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Q&A: Should I Take Salt During a Marathon?

Should I take salt during a marathon?

When running long distances, like a marathon, the three main nutrients your body needs to keep going strong are fluids, electrolytes, and carbohydrates. Salt, particularly sodium, is the primary electrolyte lost when you sweat. (Potassium, magnesium, and calcium are lost as well, but to a lesser extent). Electrolytes are important because they direct fluid to the right places both inside and outside of your cells, leading to optimal hydration. 

Additionally, too much water consumption without adequate electrolytes during long endurance events can sometimes lead to a medical condition called hyponatremia, characterized by headache, nausea, impaired balance, and even seizures or coma (rare). Lastly, salt increases our desire for fluids (hence why they give you salty snacks at a bar), so it helps ensure we drink enough fluids to minimize risk of dehydration.

Now that you know the reason why electrolytes (salt) are important, let’s figure out how much you need. General recommendations vary widely based on how salty your sweat is.

On the low end, it could be as little as 300 mg of sodium per liter (32 oz.) of fluid, and sometimes as high as 700 mg or more of sodium. For perspective, a small salt packet that you get at a cafeteria usually has about 200 mg of sodium. A quarter teaspoon of salt has about 500 to 600 mg of sodium.The other factor to consider is how much you sweat. Heavy sweaters who are also salty sweaters probably need closer to the higher end—around 700 mg of sodium per liter of fluid—versus those who are not heavy or salty sweaters and end up closer to 300 mg. There are methods on the market to measure the concentration of electrolytes in your sweat, although the accuracy of these tests is still questionable.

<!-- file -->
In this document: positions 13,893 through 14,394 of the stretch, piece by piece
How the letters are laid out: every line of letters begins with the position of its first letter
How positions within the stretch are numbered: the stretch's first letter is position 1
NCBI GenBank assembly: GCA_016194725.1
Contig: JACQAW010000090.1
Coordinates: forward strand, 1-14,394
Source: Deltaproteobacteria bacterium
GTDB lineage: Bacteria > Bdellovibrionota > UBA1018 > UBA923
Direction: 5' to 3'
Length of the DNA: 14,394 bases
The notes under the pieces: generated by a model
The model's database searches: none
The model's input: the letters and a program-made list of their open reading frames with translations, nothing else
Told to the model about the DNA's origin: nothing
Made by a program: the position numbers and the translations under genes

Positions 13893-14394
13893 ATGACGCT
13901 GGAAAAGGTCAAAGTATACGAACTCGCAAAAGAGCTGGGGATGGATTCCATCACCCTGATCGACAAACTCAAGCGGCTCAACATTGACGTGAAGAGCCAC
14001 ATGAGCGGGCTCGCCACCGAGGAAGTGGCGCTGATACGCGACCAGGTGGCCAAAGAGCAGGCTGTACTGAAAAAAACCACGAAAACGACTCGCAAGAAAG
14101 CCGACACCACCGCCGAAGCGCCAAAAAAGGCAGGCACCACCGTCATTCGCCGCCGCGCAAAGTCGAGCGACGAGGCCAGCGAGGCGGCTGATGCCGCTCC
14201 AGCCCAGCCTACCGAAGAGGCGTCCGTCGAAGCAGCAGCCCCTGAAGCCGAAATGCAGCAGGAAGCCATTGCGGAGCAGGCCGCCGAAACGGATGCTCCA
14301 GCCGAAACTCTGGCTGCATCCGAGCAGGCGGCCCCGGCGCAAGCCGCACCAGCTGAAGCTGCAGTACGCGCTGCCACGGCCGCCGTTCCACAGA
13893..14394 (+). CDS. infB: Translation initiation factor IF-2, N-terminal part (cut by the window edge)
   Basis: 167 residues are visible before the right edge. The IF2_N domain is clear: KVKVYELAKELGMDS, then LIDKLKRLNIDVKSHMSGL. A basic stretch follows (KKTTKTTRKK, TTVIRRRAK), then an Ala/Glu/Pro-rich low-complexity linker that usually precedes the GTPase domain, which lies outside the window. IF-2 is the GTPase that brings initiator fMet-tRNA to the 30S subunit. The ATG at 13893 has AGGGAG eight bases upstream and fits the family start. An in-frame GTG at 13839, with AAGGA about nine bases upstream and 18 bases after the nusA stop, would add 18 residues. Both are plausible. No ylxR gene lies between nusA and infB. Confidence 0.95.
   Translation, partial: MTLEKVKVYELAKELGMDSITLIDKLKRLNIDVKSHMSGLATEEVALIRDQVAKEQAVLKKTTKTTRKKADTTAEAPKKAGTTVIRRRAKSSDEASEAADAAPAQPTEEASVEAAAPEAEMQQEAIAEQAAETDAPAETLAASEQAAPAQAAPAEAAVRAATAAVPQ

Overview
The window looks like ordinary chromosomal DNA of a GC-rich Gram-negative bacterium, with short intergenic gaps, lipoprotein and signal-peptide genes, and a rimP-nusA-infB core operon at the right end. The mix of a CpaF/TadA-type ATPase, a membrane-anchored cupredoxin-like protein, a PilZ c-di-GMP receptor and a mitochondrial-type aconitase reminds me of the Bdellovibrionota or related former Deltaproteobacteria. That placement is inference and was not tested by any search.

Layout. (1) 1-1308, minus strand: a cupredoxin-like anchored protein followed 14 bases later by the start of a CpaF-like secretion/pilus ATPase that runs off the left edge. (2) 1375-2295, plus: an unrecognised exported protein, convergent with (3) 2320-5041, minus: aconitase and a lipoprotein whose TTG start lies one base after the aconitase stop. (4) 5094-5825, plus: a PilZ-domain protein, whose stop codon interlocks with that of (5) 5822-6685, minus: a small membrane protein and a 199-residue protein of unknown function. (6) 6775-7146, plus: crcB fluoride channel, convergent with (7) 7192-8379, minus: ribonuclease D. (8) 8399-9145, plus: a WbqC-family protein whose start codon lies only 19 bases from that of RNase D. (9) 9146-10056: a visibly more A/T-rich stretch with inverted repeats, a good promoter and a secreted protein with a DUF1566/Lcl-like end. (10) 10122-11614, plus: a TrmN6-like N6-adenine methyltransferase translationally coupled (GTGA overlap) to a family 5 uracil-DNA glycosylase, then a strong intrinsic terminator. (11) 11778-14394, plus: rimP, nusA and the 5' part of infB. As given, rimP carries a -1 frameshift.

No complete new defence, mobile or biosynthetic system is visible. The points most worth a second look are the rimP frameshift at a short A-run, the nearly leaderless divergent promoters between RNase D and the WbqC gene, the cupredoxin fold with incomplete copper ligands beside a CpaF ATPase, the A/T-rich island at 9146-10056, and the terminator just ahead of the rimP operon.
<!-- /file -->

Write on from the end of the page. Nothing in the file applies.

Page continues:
You are likely a salty sweater if:

  • You have white streaks on your clothing after a run

  • You get little crystals/grit on your skin after your sweat dries

  • Your sweat stings your eyes

Many sports nutrition products have their sodium content listed on their nutrient facts panel, so you can figure out how much to have based on how much fluid you take in per hour and how much salt you need based on your sweat type/rate. 

For example, if you drink about half a liter (16 oz.) of fluid per hour when running and are a salty, heavy sweater, then you may need 350 mg of sodium (700 mg x ½ liter) in your sports drink/gel/chews/etc. If you are not able to consume adequate sodium from your sports products, you can use an electrolyte supplement (tab/capsule/etc.).

If all of these calculations make your head spin, it may be worth reviewing your fueling plan with a board certified sports dietitian (CSSD).

ABOUT THIS CONTRIBUTOR

Jason Machowsky

Jason Machowsky is a board-certified sports dietitian and certified strength and conditioning specialist at the Tisch Sports Performance Center at Hospital for Special Surgery. He received his Masters of Science degree in applied physiology and nutrition from Teachers College at Columbia University.

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